The Situation: As we advised in our recent Commentary, federal banking regulators have proposed rules requiring a banking organization to provide its primary federal regulator with prompt notification of any "computer-security incident" that materially disrupts, degrades, or impairs certain important business operations. This proposal adds another reporting requirement for banking organizations. But it might also impact fintechs.
The Result: Under the Bank Service Company Act ("BSCA"), a banking organization is required to disclose to their regulators all of its core service companies, but there is no requirement under the BSCA to inform the service company of the designation. Some fintechs, therefore, may be currently designated as bank service companies without knowing it. Under the proposed rules, these fintechs could unknowingly have affirmative disclosure obligations and be subject to enforcement actions by federal banking regulators.
Looking Ahead: Fintechs should proactively review their commercial contracts with their banking organization clients to ensure that (i) the client is required to notify the fintech of designation as a bank service company, so that the fintech can implement any requisite data breach reporting controls, and (ii) the commercial contracts provide a mechanism for such data breach reporting to the client in accordance with the proposed rules.
We have already reported on the proposed rules generally. Briefly, in light of increased frequency and severity of cyberattacks, on December 18, 2020, the federal banking regulators proposed a new rule that would require a banking organization to notify its primary federal regulator when the organization determines that it was the victim of "any 'computer-security incident' that rises to the level of a 'notification incident.'"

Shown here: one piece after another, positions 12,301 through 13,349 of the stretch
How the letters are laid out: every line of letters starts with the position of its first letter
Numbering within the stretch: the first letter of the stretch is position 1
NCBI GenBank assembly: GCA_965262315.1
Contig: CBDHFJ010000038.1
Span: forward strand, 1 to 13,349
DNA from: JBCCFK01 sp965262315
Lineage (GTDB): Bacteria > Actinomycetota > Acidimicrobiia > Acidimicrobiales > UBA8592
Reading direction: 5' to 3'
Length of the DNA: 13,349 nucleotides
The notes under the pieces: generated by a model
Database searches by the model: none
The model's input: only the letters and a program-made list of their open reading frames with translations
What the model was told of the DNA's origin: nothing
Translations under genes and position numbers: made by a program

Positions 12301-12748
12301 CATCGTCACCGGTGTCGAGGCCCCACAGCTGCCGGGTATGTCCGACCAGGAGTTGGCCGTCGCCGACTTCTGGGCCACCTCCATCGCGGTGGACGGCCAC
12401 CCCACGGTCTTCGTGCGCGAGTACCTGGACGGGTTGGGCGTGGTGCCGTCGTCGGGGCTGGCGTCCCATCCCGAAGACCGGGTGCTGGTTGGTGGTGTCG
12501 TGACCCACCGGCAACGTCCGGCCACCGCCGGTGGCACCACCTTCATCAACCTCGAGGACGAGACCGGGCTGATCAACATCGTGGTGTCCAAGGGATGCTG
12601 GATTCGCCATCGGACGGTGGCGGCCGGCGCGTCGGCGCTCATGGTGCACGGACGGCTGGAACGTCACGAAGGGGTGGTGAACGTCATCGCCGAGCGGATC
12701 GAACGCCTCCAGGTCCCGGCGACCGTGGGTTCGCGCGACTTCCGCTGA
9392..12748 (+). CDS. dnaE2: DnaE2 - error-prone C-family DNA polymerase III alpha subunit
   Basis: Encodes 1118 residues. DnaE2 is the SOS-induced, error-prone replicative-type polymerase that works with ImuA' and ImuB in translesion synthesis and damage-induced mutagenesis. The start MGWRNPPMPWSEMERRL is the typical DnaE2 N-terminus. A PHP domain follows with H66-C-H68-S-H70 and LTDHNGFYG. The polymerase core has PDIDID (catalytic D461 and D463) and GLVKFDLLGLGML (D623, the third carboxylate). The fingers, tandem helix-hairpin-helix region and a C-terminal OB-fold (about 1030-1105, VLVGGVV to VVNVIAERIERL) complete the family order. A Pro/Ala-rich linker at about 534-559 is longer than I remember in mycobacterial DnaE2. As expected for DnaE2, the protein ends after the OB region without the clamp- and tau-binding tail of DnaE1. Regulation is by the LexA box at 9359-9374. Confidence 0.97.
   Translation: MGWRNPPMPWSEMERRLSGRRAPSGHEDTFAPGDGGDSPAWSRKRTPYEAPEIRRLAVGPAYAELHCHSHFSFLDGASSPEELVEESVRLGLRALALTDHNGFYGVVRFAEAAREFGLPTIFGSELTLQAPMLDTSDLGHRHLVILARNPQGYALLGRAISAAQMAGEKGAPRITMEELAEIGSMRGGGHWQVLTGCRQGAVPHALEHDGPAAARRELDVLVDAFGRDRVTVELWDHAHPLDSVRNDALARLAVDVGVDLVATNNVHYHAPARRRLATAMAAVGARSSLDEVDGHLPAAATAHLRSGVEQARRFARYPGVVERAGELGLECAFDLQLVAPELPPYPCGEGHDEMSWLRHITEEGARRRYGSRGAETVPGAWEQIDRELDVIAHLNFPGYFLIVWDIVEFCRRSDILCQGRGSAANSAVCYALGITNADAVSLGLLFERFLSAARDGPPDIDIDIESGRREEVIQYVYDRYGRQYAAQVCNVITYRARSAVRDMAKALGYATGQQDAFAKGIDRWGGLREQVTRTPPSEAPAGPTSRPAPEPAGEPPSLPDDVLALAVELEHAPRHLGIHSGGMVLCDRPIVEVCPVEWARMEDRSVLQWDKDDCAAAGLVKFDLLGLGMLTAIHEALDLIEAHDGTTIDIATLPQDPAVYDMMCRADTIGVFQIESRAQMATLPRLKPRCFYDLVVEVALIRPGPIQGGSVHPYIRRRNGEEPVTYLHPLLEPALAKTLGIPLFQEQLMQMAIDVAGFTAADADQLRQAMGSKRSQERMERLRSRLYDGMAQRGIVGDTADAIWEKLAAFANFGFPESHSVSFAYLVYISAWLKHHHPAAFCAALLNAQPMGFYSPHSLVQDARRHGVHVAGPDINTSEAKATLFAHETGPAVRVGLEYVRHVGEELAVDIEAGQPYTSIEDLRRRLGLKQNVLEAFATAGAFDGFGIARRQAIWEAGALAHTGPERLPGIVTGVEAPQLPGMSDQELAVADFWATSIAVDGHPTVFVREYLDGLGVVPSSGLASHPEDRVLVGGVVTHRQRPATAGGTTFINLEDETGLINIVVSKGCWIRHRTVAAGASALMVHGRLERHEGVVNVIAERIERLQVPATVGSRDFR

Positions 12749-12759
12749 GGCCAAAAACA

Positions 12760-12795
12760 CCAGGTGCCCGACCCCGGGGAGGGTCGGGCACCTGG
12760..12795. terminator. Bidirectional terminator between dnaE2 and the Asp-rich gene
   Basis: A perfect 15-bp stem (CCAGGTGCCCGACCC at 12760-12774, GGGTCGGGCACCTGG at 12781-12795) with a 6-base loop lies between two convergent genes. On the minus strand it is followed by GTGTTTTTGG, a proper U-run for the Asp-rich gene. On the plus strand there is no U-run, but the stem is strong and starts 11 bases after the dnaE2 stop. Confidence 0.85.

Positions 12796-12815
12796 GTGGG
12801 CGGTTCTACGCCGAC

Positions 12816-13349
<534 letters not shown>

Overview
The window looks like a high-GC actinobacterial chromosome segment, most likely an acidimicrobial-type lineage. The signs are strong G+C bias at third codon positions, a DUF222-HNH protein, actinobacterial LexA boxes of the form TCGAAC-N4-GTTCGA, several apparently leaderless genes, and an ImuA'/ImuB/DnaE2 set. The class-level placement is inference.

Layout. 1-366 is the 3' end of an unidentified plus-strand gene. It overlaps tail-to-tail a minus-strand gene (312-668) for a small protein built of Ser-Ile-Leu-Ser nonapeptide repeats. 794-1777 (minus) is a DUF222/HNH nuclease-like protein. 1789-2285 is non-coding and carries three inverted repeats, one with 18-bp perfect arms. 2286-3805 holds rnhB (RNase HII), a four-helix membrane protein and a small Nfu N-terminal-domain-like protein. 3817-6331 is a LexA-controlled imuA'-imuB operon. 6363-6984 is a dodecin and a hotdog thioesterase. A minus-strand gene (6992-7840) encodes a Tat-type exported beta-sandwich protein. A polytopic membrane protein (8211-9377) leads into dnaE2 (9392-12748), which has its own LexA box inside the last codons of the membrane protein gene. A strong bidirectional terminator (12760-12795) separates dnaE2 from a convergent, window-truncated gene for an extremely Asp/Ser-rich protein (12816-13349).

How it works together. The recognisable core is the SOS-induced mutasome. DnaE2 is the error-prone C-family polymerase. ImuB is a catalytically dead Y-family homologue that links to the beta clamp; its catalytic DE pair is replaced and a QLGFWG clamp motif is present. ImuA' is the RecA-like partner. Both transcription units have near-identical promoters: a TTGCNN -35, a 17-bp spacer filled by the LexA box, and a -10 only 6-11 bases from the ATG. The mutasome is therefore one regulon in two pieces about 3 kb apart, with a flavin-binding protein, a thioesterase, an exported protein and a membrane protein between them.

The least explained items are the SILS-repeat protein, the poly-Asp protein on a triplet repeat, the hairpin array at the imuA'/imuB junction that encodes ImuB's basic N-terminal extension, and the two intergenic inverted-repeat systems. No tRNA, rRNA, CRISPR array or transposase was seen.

The proposal would not be limited to banking organizations, however. As proposed, the rule would require a bank service provider to notify at least two individuals at affected banking organization clients immediately after experiencing a computer-security incident that it believes in good faith could disrupt, degrade, or impair services provided subject to the BSCA for four or more hours.
The problem, however, is that while a banking organization is required under the BSCA to disclose to the federal banking regulators the identity of each bank service company it uses, there is no statutory requirement to inform the bank service companies that they have been so identified. While traditional bank service companies typically are well aware of the BSCA, we have come across too many fintechs with no idea whether they have been designated under the BSCA by their banking organization clients ("But we're just a software company!"). Designation has always had important consequences: the BSCA subjects service providers to regulation and examination by the federal banking agencies to the same extent as if such services were being performed by the banks themselves. And now, under the proposed rules, fintechs designated as bank service companies would be subject to additional notification requirements regarding computer-security incidents and may not even be aware of the obligation. Moreover, the federal banking regulators have signaled that they would enforce the notification requirement "directly against bank service providers and would not cite a banking organization because a service provider fails to comply with the service provider notification requirement."
According to the federal banking regulators, their experiences with conducting bank service provider contract reviews during examinations indicate that most of these contracts already include incident-reporting provisions. As a result, the regulators do not expect that the proposal will add significant burden on a "material number of bank service providers." Disconcertingly, though, the regulators concede that they do not have data on the number of bank service providers that would be affected by this requirement. We suspect that too many fintechs are similarly in the dark.